Ragna Berlin

Patrick Amsellem

    June 15, 2001
Work by Ragna Berlin   (June 15, 2001)
Text by Patrick Amsellem, Art critic

In her paintings Ragna Berlin juxtaposes sensuous ovoids floating in an indeterminate space. There is a subtle relationship between these biomorphic shapes, next to each other, and between the shapes and the background. The colors are vibrant and radiant, yet not clear and final, and the surface is activated by the painted veils and the shadows, creating a texture that turns the essentially flat shapes into strong three-dimensional volumes. The differences in hue and weight of the colors add to the strong tactical qualities of the biomorphs, as they seem to move slowly across the surface, vibrating as they lie close to each other. The canvases have no single predetermined orientation, but can be turned around and thus achieve a new peaceful balance or even imbalance as the surprisingly strong movements take off in different tangents.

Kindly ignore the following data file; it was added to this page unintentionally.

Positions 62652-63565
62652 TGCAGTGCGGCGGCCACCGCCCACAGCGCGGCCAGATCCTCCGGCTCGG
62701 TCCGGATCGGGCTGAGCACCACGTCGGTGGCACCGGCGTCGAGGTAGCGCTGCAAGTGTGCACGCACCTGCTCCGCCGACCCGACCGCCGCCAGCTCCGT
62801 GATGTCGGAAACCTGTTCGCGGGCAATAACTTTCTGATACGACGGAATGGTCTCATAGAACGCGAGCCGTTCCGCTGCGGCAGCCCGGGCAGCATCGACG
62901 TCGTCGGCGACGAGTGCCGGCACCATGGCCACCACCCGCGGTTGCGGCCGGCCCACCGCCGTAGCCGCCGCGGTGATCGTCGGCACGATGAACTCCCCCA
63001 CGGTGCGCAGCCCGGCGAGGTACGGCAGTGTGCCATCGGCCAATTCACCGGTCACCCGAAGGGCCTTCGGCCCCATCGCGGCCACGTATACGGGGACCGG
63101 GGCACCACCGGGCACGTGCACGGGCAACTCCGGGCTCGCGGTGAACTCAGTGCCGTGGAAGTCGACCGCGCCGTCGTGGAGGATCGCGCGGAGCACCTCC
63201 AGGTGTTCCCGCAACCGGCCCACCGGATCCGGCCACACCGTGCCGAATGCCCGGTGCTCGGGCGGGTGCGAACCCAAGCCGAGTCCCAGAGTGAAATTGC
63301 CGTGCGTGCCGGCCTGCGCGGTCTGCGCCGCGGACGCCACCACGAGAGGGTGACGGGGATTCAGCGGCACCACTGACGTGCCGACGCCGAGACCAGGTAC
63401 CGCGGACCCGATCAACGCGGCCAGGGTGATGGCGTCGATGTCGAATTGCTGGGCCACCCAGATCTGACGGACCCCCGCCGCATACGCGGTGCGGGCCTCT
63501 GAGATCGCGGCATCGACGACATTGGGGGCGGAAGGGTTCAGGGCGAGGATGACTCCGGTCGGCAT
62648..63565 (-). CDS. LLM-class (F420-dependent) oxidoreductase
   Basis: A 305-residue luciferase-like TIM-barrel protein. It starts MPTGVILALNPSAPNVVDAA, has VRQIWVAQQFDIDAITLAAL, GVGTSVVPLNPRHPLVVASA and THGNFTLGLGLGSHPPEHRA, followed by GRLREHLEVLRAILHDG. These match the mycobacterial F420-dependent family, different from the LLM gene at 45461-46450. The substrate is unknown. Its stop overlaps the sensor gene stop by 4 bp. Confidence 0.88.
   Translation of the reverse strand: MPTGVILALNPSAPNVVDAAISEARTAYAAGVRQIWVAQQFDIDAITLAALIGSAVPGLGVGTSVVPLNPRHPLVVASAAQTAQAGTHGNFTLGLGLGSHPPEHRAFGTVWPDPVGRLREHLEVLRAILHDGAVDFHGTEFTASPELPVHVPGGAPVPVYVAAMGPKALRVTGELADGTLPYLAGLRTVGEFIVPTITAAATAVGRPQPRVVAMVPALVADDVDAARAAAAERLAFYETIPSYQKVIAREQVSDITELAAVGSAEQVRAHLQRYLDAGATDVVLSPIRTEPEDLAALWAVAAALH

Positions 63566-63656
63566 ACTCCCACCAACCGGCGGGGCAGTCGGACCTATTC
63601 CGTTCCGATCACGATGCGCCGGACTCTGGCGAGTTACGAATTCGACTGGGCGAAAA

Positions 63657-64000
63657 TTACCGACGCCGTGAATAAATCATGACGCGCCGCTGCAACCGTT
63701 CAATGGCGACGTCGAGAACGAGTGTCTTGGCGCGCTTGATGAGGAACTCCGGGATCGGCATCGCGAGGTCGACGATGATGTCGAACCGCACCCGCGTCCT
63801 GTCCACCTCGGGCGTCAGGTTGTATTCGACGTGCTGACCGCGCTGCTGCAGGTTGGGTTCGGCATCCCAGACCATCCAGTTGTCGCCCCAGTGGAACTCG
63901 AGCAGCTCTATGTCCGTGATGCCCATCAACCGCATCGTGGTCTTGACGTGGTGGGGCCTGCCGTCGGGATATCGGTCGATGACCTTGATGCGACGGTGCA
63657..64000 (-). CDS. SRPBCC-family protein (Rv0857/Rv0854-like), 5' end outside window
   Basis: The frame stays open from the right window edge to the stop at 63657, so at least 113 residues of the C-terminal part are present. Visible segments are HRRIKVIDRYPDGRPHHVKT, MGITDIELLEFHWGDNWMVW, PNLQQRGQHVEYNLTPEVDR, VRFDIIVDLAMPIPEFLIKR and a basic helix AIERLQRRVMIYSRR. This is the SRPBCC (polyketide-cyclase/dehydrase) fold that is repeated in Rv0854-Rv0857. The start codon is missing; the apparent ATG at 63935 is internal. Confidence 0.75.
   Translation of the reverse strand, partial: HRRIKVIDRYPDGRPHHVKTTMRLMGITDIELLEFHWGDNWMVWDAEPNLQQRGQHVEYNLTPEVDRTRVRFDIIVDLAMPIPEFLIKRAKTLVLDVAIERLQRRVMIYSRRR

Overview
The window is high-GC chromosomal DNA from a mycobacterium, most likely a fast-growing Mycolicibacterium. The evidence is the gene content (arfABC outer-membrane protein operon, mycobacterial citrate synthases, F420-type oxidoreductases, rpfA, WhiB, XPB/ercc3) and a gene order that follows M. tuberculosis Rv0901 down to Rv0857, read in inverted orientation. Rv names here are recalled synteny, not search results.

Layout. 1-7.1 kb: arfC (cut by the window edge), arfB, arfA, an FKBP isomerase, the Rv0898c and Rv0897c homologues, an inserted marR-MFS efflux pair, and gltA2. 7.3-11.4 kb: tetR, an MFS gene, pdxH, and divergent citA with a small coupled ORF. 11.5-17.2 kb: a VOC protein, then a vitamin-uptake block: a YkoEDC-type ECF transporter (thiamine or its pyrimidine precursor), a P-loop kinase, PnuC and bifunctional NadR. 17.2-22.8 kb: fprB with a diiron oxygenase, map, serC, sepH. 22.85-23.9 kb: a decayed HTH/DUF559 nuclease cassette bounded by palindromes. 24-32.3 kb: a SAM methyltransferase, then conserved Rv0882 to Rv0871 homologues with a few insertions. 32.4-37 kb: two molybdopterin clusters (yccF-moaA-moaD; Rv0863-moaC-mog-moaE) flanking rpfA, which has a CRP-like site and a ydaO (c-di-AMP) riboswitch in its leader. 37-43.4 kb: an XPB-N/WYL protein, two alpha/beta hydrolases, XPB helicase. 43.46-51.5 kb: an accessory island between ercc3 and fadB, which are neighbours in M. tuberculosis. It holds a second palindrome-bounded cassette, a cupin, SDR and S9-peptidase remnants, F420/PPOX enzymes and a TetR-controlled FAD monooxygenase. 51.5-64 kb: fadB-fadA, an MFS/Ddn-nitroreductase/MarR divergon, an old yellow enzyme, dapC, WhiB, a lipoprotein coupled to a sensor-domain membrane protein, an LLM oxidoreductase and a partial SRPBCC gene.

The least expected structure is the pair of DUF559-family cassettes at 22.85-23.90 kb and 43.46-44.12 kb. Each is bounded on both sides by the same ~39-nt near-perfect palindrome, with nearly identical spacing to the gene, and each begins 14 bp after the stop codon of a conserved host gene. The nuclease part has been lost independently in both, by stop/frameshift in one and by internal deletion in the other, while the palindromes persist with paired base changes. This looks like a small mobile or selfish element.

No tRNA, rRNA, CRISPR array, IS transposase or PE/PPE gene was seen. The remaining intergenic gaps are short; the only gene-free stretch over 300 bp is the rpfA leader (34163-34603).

Berlin’s paintings can be looked at from a strictly formal point of view, but the abstract compositions are also bearer of meaningful intimate communication. In their transcendental qualities the canvases recall a high modernist idiom, her own version of color field painting close to the mysterious sublime of Barnett Newman and Mark Rothko. But apart from the similarities on the level of the sublime, there is also a strong sense of humor in Berlin’s paintings, allowing for suggestive interpretations. 

This jocose vein of Berlin’s œuvre becomes obvious also in the relationship between the canvases and the installations of painted biomorphic dots in the gallery space itself. Here, Berlin occupies the corner of a room: while defining or reconfiguring space, her monochromatic painting simultaneously dissolves boundaries. Standing in a position right in front of the painting, it shows as the perfect sphere, again floating in indeterminate space, but it could also be read as an illusion of a hole in the wall. Moving back and forth, or moving from one side to the other, the shape is distorted and an amorphous blob is produced. Thus the paintings on the wall are disturbing, yet peaceful, just like the canvases, as they create an effect of formlessness or even of a void.